The U.S. Securities and Exchange Commission has intervened in a deal by Binance US to purchase the assets of a bankrupt cryptocurrency lender. This indicates that US authorities are stepping up scrutiny of digital asset exchanges.
A Wall Street regulator has challenged Binance US’s proposed $1 billion acquisition of Voyager Digital’s assets. Voyager Digital went bankrupt last summer after a sharp drop in token prices caused the collapse of several once-prominent crypto firms.
Binance, the world’s largest digital asset exchange, and its global affiliates are increasingly among crypto investors and regulators after the collapse of FTX last year reinforced the crypto empire’s leading role in the industry. It’s getting a lot of attention.
The SEC objection to the Binance US transaction is due to the FTX demise raising concerns over opaque relationships between linked crypto entities. Binance says its US affiliates license its exchange technology, but they claim to be an independent business.
The cryptocurrency industry has suffered a turbulent 12 months that peaked in November with the collapse of Marquee exchange FTX. The SEC’s objection to Binance US’s proposed Voyager deal shows regulators stepping up scrutiny of the sector even as many of the industry’s key assets remain unregulated .
The SEC said there was insufficient information to show how Binance US would “complete a trade of this magnitude.” The regulator also noted insufficient details about the nature of Binance US’s business operations after the proposed acquisition and how the debtor intended to protect client assets. It said it expects US attorneys to file updated disclosures. Binance US did not immediately respond to a request for comment.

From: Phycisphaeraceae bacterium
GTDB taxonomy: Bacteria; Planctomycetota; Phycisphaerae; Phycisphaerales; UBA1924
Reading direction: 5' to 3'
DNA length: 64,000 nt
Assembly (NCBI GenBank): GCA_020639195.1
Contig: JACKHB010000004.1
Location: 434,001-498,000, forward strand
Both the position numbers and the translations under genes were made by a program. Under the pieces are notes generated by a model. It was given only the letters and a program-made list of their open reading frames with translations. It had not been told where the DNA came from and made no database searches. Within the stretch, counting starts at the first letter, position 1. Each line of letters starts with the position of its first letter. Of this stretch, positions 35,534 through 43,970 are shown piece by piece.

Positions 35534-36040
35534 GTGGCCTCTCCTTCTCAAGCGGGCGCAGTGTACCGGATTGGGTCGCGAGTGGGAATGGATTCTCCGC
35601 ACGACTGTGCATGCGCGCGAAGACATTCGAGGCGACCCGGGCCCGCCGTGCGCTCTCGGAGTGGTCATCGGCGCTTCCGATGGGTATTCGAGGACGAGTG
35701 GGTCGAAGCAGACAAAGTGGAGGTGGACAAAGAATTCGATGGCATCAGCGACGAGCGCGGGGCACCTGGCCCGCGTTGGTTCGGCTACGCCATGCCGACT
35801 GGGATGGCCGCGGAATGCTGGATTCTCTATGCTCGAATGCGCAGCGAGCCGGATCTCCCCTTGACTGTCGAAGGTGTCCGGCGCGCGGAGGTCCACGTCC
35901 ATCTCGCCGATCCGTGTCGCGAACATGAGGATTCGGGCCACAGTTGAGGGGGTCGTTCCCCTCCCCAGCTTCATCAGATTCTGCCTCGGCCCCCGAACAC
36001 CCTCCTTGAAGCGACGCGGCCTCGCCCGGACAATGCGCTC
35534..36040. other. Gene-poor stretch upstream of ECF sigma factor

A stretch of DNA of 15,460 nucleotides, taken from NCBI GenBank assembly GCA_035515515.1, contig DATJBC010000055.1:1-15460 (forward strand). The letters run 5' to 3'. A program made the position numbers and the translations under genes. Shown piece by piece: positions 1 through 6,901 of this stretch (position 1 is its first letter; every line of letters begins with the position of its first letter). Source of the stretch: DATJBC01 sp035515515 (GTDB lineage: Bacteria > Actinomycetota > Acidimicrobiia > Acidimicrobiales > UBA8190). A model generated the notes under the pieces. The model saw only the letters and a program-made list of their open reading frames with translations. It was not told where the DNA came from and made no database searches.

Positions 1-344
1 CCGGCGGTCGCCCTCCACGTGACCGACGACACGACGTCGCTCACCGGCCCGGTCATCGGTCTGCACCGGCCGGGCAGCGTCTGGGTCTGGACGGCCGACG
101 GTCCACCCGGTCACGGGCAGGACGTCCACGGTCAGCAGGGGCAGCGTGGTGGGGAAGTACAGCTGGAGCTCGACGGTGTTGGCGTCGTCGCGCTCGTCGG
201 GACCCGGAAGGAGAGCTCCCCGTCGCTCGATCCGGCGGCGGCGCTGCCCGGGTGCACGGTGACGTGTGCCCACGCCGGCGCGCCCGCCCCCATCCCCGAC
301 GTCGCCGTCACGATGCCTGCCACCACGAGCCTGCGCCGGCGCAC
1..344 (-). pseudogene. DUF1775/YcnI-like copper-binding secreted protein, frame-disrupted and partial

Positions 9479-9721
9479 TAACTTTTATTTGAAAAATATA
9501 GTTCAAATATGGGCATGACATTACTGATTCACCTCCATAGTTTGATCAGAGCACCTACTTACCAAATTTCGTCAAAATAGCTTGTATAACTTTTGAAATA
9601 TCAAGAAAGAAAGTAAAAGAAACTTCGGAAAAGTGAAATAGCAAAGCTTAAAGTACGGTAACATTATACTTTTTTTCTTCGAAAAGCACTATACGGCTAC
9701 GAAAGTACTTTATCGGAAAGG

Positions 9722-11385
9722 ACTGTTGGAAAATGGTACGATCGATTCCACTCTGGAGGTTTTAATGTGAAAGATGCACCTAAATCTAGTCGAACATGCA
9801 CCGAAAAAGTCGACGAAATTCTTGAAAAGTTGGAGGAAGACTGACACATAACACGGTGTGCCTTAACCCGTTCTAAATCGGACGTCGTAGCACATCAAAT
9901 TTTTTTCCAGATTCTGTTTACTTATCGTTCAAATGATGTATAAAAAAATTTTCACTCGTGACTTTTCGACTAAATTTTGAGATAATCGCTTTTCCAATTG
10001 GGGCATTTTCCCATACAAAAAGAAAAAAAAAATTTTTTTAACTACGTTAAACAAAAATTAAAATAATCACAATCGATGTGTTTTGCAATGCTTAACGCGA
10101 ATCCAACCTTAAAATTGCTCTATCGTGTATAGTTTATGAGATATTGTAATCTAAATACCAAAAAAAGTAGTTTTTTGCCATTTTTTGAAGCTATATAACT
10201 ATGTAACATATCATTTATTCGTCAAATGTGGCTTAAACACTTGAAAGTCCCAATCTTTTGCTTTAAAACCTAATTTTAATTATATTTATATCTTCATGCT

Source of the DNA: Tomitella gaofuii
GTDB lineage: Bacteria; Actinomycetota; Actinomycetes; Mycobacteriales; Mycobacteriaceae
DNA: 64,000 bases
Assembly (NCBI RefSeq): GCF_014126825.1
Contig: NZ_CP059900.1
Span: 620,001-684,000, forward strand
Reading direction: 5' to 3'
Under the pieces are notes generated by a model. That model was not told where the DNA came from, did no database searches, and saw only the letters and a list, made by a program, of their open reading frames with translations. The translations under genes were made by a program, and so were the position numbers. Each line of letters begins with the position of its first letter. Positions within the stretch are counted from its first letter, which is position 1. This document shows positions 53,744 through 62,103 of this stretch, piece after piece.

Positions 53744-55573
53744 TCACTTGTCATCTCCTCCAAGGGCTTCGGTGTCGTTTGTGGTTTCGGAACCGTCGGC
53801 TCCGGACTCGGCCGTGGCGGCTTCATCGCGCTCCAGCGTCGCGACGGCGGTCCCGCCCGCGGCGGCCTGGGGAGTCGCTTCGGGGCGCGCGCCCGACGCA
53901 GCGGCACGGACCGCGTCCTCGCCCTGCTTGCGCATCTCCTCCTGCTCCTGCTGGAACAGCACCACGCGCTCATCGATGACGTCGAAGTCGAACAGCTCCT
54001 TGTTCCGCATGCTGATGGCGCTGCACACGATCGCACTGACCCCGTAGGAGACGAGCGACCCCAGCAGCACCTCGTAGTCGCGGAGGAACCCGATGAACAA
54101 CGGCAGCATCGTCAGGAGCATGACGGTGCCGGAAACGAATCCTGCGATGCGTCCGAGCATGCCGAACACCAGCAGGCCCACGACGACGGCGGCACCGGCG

In a sign that the crypto industry has been under pressure in recent weeks, outflows from major global exchange Binance hit $6 billion in the last few days. Binance Chief Executive Officer Changpeng Zhao, who strives to reassure customers, said: [Binance] under pressure’.
Accounting firm Mathers, who previously produced “proof of reserves” reports for Binance, also said it would suspend its activity in the crypto sector because of “the way these reports are generally understood.” .
Industry insiders are also keeping a close eye on crypto broker Genesis, which suspended withdrawals in its lending department in November. The company said this week it needed more time to find a solution to its financial woes.
The group owes approximately $900 million to customers of exchange Gemini, which used Genesis as a partner in its lending program. Gemini co-founder Cameron Winklevoss accused Barry Silbert, chief executive of Genesis parent company Digital Currency Group, of “malicious stalling tactics” in an open letter Monday. In response, Silbert said the DCG tried to contact Gemini in late December but received no response.
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